Johri is fully aware of the stigma and shame that feminine hygiene and intimate care products carry. It was a prime reason to design the packaging that adds a sense of sophistication, “a woman should be okay to carry the pads and not embarrassed,” says Johri. Carmesi’s most recent campaign shows real women proudly holding up sanitary napkins, which was an affront to many. “We got so many messages of disgust saying how could we show such images and talk about menstruation so openly,” Johri explains the archaic thought process of the society.
“We have a long way to go to have a truly open conversation about menstruation but someone has to take a stance and step up,” Johri says and hopes Carmesi is doing just that. She also believes that women need to lead by example, women need to talk about menstruation openly and men will follow. “At a recent event, it was the men who were pushing the women to check out Carmesi products based on just the packaging!” There is definitely hope.
Also Read: What Nutritionists Eat-On Their Period
There are very few Indian women who have displayed unbelievable courage by stepping in to male-dominated arenas and breaking gender stereotypes. Where most of us are aiming at becoming doctors and engineers, seldom do we hear someone say, ‘I want to be a physique athlete’. But, Shweta Rathore was different.
Rathore’s fitness journey began early. She started working out at the age of 15. Her love for fitness was such, she would even skip tuitions and go to the gym instead. “It took some time for my family, mainly my father, to realise how passionate I was towards it. But after they saw my dedication and transformation, they became supportive. And today, they are my biggest strength and support system,” she added. Now, given her love for the gym, one would assume she was focused about foraying into sports since the beginning. However, it was otherwise. She donned several hats – from an engineer, philanthropist, marketeer to an entrepreneur – before she finally became an athlete. In 2014, she created history by becoming the first Indian female body builder to win a medal at a world championship. More accolades - Miss Asia 2015 Fitness Physique, Miss India Sports Physique Champion 2015, Miss Maharashtra Sports Physique Champion - followed in the coming years.
The poster child for a growing number of female physique athletes in India, Rathore had to face a fair share of obstacles. This included daily gazes, lack of sponsors, and lack of guidance. When asked about the same, she says, “Not just sports, most fields are male-dominated. However, things are changing. I knew these issues will come, so I had prepared my mind well in advance for the challenges. As women, we need to understand that we are stronger and if we are determined to do something, no one can stop us. You must be clear and focused in your head. Also, you must be fit mentally and not just physically to face them.” Lucky for her, she was prepared and received immense support from her family.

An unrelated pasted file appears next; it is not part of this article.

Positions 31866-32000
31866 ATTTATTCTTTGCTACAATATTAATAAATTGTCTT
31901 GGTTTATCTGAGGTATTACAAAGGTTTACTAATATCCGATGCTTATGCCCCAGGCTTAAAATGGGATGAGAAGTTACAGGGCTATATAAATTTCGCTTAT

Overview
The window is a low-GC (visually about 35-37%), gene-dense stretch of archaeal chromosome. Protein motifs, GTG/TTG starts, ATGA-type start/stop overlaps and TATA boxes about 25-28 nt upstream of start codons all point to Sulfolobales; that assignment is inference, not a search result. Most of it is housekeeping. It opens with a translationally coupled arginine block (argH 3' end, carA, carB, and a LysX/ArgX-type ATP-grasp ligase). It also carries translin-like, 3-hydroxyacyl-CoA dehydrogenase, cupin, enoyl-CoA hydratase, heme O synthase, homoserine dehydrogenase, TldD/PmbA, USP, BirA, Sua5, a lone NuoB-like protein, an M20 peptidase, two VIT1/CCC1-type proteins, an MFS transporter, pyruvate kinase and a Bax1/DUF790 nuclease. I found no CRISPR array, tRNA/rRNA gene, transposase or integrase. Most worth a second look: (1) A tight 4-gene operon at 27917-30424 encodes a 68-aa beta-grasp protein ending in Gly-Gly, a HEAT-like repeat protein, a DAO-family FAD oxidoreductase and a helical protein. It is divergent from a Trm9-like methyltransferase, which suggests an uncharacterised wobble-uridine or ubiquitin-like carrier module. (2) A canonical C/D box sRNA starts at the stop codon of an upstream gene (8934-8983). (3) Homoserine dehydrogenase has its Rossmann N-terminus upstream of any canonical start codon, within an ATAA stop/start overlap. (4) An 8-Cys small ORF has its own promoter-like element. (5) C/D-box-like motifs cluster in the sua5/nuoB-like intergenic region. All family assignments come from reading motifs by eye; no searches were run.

For Rathore, the journey has never been about proving things to people, her aim is to learn and then educate and inspire people, who share the same dream. She uses her social media accounts to do exactly that – create more awareness about the sport, educate people about fitness, and inspire followers to work hard towards their dreams.
To help other women, who wish to take up this sport, the international athlete has also started an academy called Fitness Forever. “The basic goal of the academy is to support and help potential talent with regular classes, workshops, and seminars - right from grooming to proper exercises,” she explains.
Also Read: The Beginner's Guide to Marathon Training
Also Read: The Beginner's Guide to Marathon Training
Entrepreneur, Founder | Nykaa
Entrepreneurship is an itch that needs to be scratched. For
Falguni Nayar after spending 25 years in the finance sector, which included a
fair amount of time as an investment banker and managing equity portfolios. She
has seen businesses flourish or perish and learnt from them—“My background
allowed me to size the market very well,” she explains.
In her long and extensive career Nayar has not been treated
differently, “I feel that as long as you’re willing to lean in, there are no
boundaries,” she says. She herself comes from a family where her mother helped
out in her father’s small bearings business. She does agree that work culture
has evolved and become more inclusive. “The work culture now understands and
encourage women to be as proactive as possible. Women too are forthcoming and